Key Takeaways from the New Trade Secrets Act
August 17, 2016
In May 2016 the Defend Trade Secrets Act of 2016 was signed into law. It amends the Economic Espionage Act, creating a federal civil cause of action for trade secret misappropriation. It will have a significant impact on U.S. trade secret litigation, formerly governed primarily by state statutory or common law.
The DTSA adopts many aspects of the decades-old Uniform Trade Secrets Act (UTSA), which was intended to provide uniformity among states by codifying basic principles of common law trade secret protection, but it diverges in several key provisions, including federal subject matter jurisdiction. Unlike in patent or copyright cases, federal subject matter jurisdiction is not automatic. The DTSA is limited to cases arising under the Constitutions’s commerce clause.
One controversial provision in the DTSA allows a plaintiff to request, through an ex parte proceeding, seizure of any property “necessary to prevent the propagation or dissemination of the trade secret that is the subject of the action.”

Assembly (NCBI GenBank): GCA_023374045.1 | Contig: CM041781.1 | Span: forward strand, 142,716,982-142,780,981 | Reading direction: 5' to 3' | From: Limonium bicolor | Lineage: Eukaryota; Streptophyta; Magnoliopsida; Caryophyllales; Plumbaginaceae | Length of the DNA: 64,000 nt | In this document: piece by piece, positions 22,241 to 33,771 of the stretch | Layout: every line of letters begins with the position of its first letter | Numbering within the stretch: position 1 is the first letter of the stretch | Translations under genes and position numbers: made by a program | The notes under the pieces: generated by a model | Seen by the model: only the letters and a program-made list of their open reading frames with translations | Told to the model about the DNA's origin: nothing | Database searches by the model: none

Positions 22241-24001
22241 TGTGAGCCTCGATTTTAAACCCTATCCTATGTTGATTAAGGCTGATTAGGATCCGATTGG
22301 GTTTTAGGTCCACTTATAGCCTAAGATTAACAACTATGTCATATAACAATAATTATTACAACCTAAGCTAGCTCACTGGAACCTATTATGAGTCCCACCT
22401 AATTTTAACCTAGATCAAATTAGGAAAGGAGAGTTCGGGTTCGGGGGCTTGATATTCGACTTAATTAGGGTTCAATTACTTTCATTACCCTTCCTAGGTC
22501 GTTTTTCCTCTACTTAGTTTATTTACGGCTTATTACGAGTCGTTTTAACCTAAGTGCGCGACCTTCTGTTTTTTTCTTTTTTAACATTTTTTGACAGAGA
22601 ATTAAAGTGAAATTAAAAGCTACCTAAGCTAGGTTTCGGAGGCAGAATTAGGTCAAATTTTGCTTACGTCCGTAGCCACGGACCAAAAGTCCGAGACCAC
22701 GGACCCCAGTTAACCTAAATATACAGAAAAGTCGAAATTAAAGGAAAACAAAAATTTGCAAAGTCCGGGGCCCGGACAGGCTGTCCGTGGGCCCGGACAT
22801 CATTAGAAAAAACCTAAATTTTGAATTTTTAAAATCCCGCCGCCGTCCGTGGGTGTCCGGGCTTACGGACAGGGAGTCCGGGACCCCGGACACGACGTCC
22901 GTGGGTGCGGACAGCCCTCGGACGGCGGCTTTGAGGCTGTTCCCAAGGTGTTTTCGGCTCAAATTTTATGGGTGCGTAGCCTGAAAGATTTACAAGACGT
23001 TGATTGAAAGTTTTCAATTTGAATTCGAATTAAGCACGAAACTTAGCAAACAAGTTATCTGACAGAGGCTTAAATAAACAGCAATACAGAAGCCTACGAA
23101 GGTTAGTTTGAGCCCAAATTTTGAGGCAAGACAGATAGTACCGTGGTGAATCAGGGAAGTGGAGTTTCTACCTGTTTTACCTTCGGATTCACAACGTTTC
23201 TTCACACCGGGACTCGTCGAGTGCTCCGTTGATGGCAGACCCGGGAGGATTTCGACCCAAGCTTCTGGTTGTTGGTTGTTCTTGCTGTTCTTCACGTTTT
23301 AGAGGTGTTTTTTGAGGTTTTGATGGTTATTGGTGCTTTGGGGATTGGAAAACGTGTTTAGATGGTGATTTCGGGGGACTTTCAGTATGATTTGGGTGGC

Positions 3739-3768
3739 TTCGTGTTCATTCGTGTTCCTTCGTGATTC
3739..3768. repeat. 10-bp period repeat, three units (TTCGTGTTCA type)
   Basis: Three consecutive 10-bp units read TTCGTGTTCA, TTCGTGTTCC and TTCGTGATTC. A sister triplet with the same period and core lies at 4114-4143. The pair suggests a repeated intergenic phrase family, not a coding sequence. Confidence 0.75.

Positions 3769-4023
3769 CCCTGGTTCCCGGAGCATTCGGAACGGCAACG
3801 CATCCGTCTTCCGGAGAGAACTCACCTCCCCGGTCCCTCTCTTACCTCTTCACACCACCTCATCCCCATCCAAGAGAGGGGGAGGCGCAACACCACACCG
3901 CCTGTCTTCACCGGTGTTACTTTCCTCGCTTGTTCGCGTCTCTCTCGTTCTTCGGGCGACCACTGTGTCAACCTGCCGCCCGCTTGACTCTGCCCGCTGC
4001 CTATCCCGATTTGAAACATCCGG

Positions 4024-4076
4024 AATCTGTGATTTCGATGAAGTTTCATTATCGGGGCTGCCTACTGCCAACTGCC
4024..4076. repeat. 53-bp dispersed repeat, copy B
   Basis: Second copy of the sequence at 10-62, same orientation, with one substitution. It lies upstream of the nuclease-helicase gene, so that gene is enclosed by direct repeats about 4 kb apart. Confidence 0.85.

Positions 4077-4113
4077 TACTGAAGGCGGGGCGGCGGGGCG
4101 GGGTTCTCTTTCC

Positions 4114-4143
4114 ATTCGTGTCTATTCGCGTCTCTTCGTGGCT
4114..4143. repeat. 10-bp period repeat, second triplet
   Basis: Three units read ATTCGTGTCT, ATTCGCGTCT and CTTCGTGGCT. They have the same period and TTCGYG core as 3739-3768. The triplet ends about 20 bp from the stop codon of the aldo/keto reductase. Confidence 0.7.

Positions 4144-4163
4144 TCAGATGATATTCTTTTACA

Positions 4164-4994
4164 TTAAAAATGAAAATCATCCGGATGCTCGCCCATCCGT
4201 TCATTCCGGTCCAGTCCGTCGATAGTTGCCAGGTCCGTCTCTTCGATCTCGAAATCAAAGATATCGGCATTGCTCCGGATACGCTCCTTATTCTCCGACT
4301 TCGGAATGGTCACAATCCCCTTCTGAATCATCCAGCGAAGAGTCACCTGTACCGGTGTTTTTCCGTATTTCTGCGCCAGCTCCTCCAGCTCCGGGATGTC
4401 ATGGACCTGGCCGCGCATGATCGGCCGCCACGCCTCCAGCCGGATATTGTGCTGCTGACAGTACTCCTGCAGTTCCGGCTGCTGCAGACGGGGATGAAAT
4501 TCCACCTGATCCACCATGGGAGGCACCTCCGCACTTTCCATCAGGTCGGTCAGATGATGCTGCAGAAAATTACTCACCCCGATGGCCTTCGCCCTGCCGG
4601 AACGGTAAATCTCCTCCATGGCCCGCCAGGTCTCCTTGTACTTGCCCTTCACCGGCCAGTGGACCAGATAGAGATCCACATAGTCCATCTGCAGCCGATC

The DTSA provides liability protection to those who disclose trade secrets in confidence to a government official or attorney “solely for the purpose of reporting or investigating a suspected violation of law” in a complaint or other document filed in a legal proceeding.
The DTSA specifically states that it doesn’t preempt other law and thus will not replace existing state law. Thus trade secret owners faced with actual or threatened trade secret misappropriation may still find themselves litigating in state courts.
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